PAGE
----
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5 Diseases Linked to Poor Gum Health

Poor oral health is usually linked with bad breath, and rightfully so. But as it turns out, keeping your gums healthy helps lower your risk for many diseases, including the following:

Arthritis:
Periodontal (gum) disease is an inflammatory disorder where the gums become inflamed and the immune system starts to attack its own tissues. This is precisely what causes the pain that many people with Rheumatoid Arthritis (RA). There have been several studies done that show there is a link between RA and periodontal disease, but now there is some evidence that there may be a direct causation.
The European Congress of Rheumatology did a study on 636 patients with varying levels of teeth lost from gum disease. They found that the participants with 10 or fewer teeth were 8 times more likely to have arthritis than those who retained all of their original teeth (32, including wisdom teeth).

Cardiovascular:
While more circumstantial, there is evidence to show that there is a strong link between good oral and heart health. Because periodontal disease is a chronic inflammatory condition, patients may be at a higher risk of developing atherosclerosis, which is hardening of arteries due to inflammation. Having healthy gums reduces your risk for heart attack and stroke.

Respiratory Infections
Your mouth and lungs are both a part of respiratory system, so it is possible for the bacteria in the mouth to travel to the lungs.
Most types of bacteria in your mouth are benign and do nothing more than aid in digesting food particles in the mouth. However pathogenic (disease-causing) bacteria can enter the mouth and, with poor oral care, may find a prime environment to thrive before spreading from the mouth into the lungs where they can cause health problems. The good news is that keeping your mouth clean with regular brushing and flossing lessens their impact, and helps keep the rest of you healthier, too!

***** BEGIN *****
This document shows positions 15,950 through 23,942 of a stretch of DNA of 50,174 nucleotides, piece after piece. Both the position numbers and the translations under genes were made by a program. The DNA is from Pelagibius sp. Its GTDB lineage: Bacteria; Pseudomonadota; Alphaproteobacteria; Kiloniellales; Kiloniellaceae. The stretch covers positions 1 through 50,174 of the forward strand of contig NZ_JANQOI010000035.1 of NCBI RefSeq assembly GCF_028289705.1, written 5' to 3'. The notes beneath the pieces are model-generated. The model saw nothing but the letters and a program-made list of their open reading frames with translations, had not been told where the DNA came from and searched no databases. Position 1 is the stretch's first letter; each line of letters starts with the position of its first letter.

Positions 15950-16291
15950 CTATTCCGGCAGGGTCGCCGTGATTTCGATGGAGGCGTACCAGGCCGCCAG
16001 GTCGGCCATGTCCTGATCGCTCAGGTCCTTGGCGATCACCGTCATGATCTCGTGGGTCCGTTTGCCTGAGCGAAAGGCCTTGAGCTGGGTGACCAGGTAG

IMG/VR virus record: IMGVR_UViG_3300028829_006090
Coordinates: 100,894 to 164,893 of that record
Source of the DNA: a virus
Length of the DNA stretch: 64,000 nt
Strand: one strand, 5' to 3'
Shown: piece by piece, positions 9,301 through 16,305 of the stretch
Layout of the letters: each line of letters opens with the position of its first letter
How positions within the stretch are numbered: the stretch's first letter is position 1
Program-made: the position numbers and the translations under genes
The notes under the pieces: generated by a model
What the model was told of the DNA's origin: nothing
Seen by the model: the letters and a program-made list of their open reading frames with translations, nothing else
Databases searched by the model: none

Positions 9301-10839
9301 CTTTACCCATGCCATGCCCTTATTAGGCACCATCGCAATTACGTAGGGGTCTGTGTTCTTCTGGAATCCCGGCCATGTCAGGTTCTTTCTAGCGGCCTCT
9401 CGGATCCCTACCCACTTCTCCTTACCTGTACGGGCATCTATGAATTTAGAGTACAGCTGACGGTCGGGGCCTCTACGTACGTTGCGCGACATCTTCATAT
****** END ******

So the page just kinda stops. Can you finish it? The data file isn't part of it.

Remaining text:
Pregnancy Complications
Up to 70% of women develop gingivitis during their pregnancy, creatively referred to as “pregnancy gingivitis.” Hormone levels change during the pregnancy which cause an inflammatory response that then can increase the risk of developing periodontal diseases.
Studies have shown a strong link of periodontal disease with preterm labor. In a normal pregnancy, a balance of inflammatory proteins is counterbalanced by anti-inflammatory proteins. However, when a pregnant woman has gum disease, the high levels of inflammation protein can induce preterm labor or other complications, putting the health of both the mother and the developing baby at risk.

Cancer
A U.S. study found that people with severe gum disease are not only at risk of losing teeth, but also at a greater risk for cancer. The study found that those with healthy gums had a 24% less chance of having any kind of cancer, and a 50% less likelihood of developing lung cancer.

Good News
Fortunately, gum disease is highly preventable! For more information on how a healthy mouth makes for a healthy body or to make an appointment, call our office today!

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Ali Maddahi, MS, DMD

Medha Singh, BDS, DMD, MS

233 Cochituate Road

Framingham, MA 01701

 

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